Shortly after his passing, I wrote a pretty lengthy stream of thoughts on the interesting opportunities and challenges facing any writer tasked with drafting “the Steve Jobs movie.” Part and parcel of that hypothesizing though, was looking at the possibilities through the lens of Moneyball and Social Network, the successful and recent biographic films from Sony, both written by Aaron Sorkin. Well, according to the LA Times, Sorkin is being approached by the studio to write this film too, which only makes those comparisons more obvious. Sony bought the rights to Walter Isaacson’s novel seemingly moments after Job’s died, and now the (released yesterday) biography is set to break records and become the de facto final word on the tech icon. Suffice to say: much higher pressure than a curiosity of a book about “the facebook guy.”

First of all, let’s pop the brakes and emphasize that there’s absolutely no indication that Sorkin will take the job and in fact, many signs point to him doing just the opposite. Foremost among them is that Sorkin and Jobs actually had a friendly relationship, which throws obvious complications (and admittedly some advantages) Sorkin’s way if he cared to immortalize the tech icon in a screenplay. There’s also an anecdote Sorkin has detailed recently that shortly before Jobs died he asked Sorkin to write a script for Pixar, an offer the writer politely refused. Not the same gig obviously, but something to consider. That said, a book built from dozens of interviews telling a story of interpersonal conflict surrounding a difficult visionary… that’s so deep up Sorkin’s alley it hurts.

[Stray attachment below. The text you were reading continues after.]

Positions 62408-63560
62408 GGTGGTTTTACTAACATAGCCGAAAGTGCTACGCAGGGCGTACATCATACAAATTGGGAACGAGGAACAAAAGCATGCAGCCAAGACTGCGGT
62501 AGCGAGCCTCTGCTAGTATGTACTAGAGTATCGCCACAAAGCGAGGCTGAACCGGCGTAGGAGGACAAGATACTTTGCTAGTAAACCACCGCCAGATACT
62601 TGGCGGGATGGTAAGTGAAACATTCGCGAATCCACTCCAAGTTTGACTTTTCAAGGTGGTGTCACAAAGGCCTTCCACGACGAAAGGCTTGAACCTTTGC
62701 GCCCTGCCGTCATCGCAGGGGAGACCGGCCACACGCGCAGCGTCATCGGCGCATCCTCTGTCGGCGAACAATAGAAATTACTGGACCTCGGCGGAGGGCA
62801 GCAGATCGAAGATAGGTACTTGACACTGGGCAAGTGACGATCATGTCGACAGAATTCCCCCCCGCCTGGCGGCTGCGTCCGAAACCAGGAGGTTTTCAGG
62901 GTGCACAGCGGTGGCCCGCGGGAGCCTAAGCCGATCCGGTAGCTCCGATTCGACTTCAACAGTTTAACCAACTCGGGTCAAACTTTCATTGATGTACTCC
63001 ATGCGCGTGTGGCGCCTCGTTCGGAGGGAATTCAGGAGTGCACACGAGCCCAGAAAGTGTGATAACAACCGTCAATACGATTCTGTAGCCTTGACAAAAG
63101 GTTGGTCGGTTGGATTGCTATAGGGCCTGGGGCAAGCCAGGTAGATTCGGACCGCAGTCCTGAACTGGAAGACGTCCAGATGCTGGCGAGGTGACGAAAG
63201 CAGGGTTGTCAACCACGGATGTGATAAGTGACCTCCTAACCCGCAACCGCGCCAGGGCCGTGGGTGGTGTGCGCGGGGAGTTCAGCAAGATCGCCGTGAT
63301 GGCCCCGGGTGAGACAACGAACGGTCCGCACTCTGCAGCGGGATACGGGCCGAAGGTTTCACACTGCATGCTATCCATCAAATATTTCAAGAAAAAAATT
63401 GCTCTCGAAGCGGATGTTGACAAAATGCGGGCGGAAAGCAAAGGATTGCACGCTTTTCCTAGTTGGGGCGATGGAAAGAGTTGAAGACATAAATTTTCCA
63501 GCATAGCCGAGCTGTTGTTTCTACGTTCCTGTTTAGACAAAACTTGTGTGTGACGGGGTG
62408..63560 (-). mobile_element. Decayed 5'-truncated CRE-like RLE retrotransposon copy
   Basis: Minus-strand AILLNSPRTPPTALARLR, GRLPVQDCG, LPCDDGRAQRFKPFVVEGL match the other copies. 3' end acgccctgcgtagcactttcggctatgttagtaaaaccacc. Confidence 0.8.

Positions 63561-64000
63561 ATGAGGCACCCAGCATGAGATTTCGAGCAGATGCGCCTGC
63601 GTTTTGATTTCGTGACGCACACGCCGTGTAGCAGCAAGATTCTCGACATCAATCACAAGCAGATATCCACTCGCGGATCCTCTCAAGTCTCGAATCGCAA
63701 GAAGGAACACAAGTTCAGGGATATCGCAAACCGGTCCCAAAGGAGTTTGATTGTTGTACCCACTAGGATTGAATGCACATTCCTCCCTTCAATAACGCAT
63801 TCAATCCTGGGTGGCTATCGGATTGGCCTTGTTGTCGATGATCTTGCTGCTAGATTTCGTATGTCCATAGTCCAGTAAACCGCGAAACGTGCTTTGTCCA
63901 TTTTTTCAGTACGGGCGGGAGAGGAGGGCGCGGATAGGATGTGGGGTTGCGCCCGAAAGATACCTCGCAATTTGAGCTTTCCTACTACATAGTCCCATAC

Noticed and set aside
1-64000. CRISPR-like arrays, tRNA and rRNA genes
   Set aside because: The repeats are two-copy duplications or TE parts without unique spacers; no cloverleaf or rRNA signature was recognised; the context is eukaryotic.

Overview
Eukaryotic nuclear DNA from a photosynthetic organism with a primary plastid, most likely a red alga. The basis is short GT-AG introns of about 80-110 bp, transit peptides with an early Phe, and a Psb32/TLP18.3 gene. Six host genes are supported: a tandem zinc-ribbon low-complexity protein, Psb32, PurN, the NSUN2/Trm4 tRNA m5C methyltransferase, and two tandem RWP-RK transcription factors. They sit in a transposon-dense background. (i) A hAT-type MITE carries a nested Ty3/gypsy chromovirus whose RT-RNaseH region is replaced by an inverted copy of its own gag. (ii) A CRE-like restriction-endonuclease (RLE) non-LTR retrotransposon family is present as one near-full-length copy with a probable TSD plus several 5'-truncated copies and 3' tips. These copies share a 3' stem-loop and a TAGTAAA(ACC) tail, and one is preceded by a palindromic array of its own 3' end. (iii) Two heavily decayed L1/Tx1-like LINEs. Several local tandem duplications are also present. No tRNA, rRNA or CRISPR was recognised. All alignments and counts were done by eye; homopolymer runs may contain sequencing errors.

I’m not going to pound on the points I already made in the other piece,  but it’s safe to say that if Sorkin does take on the job he’ll have a much higher hurdle to jump than with either of those other two films. I also suspect if he does take it, it will be because something very specific in Jobs’ story intrigues him– I really don’t see the Oscar-winner writing a wide-ranging overview of the man’s whole life.

Frankly, I do expect Sorkin to pass. If that’s the case though, what other screenwriter could Sony court that would bring nearly as much authority to the project that’s going to have all eyes on it from start to finish?

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Source | The LA Times (via /Film)